As an author and journalist, she drew on her experiences accompanying her husband, William J. Miller, who when they married in Alaska in 1946 was running a trucking company but subsequently joined the US Information Agency. In Alaska Luree drove his freight trucks hauling oil along that state's then tricky unpaved roads. When he took her to more civilised parts of the world - they were stationed in London for some years - she wrote about wherever she found herself, never failing to look from a woman's point of view.
Her charming guide book Literary Villages of London (1989) thus recalls with a hint of waspishness the Lord Mayor saying as the Great Fire of London began, "Pish, a woman might pisse it out". Italy gave birth to "a 375-mile ramble" tracing the paths there of Mary Shelley, Lady Mary Wortley Montagu and Freya Stark. In France she wrote of the Berry and of George Sands' last years there. In India she collaborated with the photographer Marilyn Silverstone on three books for children: Bala, Child of India, Gurkhas and Ghosts and The Black Hat Dances.
It was her long-standing interest in women writers - she held a Master's Degree in Women's Studies from George Washington University - that led her during her lengthy sojourn in London to research pioneering female explorers, eventually publishing On Top of the World: Five Women Explorers in Tibet, which brought back to memory the petticoated mountaineering exploits of Nina Mazuchelli, Annie Taylor, Isabella Bird Bishop, the American Fanny Bullock Workman and the French-born Alexandra David-Neel. She also wrote Late Bloom: new lives for women, a series of interviews which began with the rousing statement "For the first time in history it is great for a woman to be 50".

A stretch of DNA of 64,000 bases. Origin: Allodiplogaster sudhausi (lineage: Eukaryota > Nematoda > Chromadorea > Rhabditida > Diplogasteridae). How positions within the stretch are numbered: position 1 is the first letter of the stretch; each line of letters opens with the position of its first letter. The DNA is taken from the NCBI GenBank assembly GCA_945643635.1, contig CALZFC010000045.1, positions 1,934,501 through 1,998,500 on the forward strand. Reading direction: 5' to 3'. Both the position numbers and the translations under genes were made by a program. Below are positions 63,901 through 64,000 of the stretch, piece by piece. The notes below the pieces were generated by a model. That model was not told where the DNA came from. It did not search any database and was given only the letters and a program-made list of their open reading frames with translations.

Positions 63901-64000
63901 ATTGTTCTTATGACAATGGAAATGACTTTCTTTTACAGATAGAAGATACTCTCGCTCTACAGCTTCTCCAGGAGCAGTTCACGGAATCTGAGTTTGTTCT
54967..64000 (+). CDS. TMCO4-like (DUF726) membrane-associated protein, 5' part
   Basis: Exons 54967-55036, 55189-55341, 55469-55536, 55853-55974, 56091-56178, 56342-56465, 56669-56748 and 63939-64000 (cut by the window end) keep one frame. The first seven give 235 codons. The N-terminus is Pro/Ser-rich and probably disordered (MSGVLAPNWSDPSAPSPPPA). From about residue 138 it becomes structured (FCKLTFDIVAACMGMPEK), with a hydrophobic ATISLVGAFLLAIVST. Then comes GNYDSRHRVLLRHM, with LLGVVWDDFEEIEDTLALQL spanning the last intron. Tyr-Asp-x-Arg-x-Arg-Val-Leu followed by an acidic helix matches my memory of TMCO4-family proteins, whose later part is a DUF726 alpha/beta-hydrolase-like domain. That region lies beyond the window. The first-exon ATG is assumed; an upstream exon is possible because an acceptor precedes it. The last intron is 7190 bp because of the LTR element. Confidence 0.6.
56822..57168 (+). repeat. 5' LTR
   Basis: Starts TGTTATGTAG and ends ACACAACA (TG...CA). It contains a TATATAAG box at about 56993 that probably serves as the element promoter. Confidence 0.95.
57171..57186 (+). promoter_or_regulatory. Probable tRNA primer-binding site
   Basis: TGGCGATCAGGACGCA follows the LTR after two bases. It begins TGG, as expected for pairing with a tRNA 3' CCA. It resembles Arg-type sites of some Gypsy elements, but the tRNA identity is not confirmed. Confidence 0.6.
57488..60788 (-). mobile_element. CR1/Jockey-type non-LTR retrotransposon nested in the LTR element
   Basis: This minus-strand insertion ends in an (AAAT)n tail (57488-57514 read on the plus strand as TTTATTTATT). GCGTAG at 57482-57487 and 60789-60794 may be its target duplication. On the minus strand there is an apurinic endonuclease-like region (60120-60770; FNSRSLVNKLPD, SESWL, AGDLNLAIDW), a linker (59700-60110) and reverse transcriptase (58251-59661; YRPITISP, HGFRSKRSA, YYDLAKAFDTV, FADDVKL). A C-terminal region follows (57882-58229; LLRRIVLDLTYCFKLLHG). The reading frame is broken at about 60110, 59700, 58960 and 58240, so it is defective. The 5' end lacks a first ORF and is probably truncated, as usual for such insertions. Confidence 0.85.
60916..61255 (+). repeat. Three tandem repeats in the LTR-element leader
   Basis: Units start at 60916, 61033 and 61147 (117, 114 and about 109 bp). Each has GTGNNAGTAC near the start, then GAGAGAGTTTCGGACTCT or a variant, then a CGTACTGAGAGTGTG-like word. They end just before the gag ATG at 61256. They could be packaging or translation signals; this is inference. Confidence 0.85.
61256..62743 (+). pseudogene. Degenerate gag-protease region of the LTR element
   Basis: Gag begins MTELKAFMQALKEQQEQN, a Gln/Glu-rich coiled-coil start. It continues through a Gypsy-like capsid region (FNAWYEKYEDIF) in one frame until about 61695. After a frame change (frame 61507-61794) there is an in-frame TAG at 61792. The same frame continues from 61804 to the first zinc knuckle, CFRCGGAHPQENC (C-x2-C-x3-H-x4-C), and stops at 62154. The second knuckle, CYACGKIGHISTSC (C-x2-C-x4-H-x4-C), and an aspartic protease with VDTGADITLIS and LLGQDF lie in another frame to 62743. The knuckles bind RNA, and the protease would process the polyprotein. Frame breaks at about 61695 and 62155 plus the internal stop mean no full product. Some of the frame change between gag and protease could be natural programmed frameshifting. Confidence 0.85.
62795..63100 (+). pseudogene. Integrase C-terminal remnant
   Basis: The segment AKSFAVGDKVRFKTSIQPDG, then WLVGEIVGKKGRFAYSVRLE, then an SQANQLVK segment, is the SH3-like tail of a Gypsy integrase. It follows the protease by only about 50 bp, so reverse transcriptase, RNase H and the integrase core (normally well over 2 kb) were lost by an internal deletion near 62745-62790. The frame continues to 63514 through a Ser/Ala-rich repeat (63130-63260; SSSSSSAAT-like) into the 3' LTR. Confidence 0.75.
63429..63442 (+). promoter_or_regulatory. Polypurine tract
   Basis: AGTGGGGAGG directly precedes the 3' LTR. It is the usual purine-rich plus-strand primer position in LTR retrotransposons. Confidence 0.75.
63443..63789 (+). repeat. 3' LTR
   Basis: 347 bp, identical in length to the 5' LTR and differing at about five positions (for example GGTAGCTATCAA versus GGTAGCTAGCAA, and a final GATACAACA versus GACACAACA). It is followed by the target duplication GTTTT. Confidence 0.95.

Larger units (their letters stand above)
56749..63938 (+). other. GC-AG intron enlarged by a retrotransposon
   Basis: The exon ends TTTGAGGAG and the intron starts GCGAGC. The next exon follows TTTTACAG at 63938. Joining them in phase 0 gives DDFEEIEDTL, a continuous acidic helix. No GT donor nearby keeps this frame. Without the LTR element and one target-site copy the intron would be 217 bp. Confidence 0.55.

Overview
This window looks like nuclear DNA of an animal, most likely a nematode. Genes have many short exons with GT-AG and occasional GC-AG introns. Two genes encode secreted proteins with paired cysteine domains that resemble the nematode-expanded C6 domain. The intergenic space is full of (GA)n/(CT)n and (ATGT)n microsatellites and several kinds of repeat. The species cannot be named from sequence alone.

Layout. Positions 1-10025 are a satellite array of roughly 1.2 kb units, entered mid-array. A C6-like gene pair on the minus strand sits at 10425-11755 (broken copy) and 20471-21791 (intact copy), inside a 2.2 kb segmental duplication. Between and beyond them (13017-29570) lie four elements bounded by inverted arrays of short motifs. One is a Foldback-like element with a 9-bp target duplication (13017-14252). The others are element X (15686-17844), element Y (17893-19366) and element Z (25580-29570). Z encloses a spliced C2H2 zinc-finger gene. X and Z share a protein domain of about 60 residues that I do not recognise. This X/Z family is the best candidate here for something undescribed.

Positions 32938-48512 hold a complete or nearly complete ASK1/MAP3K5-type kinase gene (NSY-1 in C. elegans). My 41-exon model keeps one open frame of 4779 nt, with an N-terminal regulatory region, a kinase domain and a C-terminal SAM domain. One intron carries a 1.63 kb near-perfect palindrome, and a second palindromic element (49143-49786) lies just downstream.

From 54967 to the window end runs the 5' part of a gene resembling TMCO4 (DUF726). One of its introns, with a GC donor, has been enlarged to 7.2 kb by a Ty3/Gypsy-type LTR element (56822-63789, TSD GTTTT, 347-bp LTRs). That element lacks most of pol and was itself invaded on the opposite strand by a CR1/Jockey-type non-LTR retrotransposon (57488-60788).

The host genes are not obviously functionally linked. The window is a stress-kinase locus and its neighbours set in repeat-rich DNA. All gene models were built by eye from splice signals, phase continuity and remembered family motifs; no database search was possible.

After her husband's death in 1986 she continued to travel far and wide and to write, chiefly for the Washington Post, about what she saw and heard. In 1993 she fulfilled a dream in visiting and writing about the newly independent states of Kazakhstan and Kyrgyzstan where she had thought she would never be permitted to go, "the forbidden lands on the other side of the Himalayas - the playing fields of the Great Game".
Her memorial is in the Washington where she spent her last years. As president of the Society of Women Geographers she succeeded in securing as permanent premises a house in East Capitol Street. She was, too, in her time in the American capital an ever-generous hostess to visitors from all parts of the world. One of them, a young woman, hearing of her death paid her a heartfelt tribute: "She once bought me," she said, "the greatest roast-beef sandwich I have ever eaten."
Luree Dodson, travel writer: born Seattle 10 February 1926; married 1946 William J. Miller (two sons, one daughter); died Washington DC 6 July 1996.Reuse content